CONS: Made a poor decision to enter the draft early, limiting his impact to that one year—his freshman year was not exactly Trey Burke's. Draft entry decision seemingly taken in full knowledge that he was unlikely to go in first round. That's tough to take, and it seems like a one-year phenom has to be more phenomenal to get in here.
Also while it's not his fault that Tim Doyle called him "butterfly," it is a regrettably true thing.
PROS: Best player on Michigan's tourney-drought-breaking team, with massive usage (32%, top 25 nationally), a nearly-as-massive assist rate, and okay shooting. Major factor in the win at Minnesota that essentially got Michigan into the tourney.
A guy who signed up with Michigan when he had other options and there wasn't much reason to be a Wolverine. Stuck with it despite the Amaker firing. Way less crazy than Alex Legion. Actual full name is "Corperryale L'Adorable Harris," which… wow. Key guy in Michigan's perception-altering wins over UCLA and Duke in 2009.
CONS: Also made a debatable-at-best decision to enter the draft early and has spent his NBA career on the fringes of the Cavs' roster. Had blowups with Beilein that caused him to sit during critical periods. Tended toward lazy habits like jacking up contested threes. Had a little Rasheed Wallace disease while at M wherein he seems like less than he should be. Michigan disappointed greatly in his final year despite losing only a couple of walk-ons and Kelvin Grady.
PROS: Yeah, he's eligible. If this is a surprise it just goes to show how long ago 2006 seems in basketball terms.
Horton's teams never made the tournament but in his last go-round he was the main man on an outfit Kenpom likes better (#31) than a couple of Beilein outfits that got in. And he was fantastic: 28% usage the #35 assist rate, a bunch of steals, 90% free throw shooting, 49% from two, and 39% from three. That team would have made the tourney if they a) hadn't gone from 16-3 to 18-10 to end the year and b) hadn't blown it against Minnesota in the Big Ten tournament.
I think we all forget how good Horton was because his teams never got anywhere.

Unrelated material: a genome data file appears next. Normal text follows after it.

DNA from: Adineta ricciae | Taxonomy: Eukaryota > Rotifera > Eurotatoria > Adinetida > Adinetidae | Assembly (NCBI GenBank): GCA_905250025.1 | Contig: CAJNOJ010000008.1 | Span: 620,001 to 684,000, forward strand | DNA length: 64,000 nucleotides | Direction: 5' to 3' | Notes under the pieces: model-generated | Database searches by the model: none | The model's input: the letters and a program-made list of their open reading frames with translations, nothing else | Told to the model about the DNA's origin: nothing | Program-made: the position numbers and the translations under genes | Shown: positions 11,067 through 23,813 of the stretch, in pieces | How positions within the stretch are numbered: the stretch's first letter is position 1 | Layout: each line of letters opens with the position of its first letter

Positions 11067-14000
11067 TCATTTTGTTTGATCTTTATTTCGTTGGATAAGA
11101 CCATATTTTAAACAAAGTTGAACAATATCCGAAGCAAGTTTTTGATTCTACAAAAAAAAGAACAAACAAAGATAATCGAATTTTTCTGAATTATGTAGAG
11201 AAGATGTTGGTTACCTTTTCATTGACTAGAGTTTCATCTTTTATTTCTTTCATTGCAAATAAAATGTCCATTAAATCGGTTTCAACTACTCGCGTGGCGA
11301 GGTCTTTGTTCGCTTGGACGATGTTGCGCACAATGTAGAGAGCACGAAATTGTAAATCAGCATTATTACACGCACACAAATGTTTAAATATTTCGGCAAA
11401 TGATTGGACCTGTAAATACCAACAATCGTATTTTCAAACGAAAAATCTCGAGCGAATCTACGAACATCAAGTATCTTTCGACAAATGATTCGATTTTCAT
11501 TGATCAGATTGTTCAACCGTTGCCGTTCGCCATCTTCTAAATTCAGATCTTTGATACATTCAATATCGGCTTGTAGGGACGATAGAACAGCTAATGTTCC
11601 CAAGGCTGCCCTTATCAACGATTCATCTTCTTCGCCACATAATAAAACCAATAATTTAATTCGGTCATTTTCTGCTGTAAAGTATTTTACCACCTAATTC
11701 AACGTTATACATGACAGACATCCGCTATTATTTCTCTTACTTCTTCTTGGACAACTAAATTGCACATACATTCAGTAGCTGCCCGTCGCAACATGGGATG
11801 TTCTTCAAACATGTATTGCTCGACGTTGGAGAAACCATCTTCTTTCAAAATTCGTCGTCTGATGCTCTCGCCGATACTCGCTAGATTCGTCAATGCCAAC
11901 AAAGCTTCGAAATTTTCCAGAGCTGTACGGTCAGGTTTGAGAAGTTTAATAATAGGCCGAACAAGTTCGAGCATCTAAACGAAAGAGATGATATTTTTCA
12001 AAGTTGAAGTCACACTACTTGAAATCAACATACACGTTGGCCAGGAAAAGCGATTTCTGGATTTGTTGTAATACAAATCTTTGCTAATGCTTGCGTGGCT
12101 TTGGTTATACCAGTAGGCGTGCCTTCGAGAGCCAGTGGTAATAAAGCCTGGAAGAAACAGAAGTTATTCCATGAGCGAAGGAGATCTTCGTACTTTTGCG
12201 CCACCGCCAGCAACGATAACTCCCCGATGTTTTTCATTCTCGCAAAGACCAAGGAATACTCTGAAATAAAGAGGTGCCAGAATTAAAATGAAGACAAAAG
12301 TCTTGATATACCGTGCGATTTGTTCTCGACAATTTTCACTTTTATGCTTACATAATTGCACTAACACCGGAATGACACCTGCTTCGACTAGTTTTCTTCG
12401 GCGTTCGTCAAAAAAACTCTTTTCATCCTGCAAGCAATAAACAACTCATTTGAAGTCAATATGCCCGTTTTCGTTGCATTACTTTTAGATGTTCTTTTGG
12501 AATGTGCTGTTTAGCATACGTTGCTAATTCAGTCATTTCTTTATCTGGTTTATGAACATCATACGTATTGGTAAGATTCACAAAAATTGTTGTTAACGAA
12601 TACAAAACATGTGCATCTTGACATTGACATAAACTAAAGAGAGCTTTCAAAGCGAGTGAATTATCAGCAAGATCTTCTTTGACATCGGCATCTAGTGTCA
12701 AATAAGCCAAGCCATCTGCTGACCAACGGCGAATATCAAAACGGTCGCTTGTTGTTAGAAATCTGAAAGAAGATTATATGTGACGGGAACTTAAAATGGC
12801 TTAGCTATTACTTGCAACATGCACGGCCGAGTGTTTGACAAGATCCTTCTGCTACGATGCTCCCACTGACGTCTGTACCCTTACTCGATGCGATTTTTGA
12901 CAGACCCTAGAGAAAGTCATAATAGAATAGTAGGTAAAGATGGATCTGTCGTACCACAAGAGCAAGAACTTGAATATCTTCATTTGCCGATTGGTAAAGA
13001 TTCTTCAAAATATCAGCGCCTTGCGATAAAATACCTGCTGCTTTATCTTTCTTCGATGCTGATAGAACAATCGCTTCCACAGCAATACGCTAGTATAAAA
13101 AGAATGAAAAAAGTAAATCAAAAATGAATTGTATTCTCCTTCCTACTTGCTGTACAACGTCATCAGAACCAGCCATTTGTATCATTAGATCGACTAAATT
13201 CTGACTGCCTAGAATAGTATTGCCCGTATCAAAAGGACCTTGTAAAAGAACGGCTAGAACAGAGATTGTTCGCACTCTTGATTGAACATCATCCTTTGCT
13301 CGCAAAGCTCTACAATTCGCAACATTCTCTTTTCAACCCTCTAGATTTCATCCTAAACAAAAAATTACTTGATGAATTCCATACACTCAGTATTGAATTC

CONS: Teams never got anywhere. He's holding the NIT MVP trophy above, a career-summing photo if there ever was one. While this isn't his fault it is a downer. Got suspended for most of his junior year thanks to a domestic violence thing he pled guilty to.
This was difficult to separate out since there are a number of candidates with things to recommend them: Brent Petway, Graham Brown, and Stuart Douglass were tough to leave out, but they all seemed like junior versions of Novak in the grit category.
PROS: The other top banana on Michigan's drought-breaker. A skilled power forward forced to play out of position at center too much, Sims was a wildly inconsistent player capable of dropping 20 on 8 shots one night and 2 on 8 the next night. These swings correlated very well with the height of his opponent. Are you a below-the-rim 6'8" kid at Northwestern? Forget it. Are you a shotblocker? Enjoy your feast.
Sims came back from an unimaginable personal tragedy—his brother was shot to death—endured during his freshman year to be a mainstay for his final three years. He was high-usage, a quality rebounder, and rarely turned the ball over. These things made up for some eh shooting percentages to make him an efficient player. Another guy who had options but decided to go with Michigan at a time where there was little reason to.
CONS: Has the same knock Manny Harris did since his final year was the disappointing follow-up to the tourney appearance. Was never a really great player and doesn't bring Novak-level fan intangibles (FANTANGIBLES!) with him.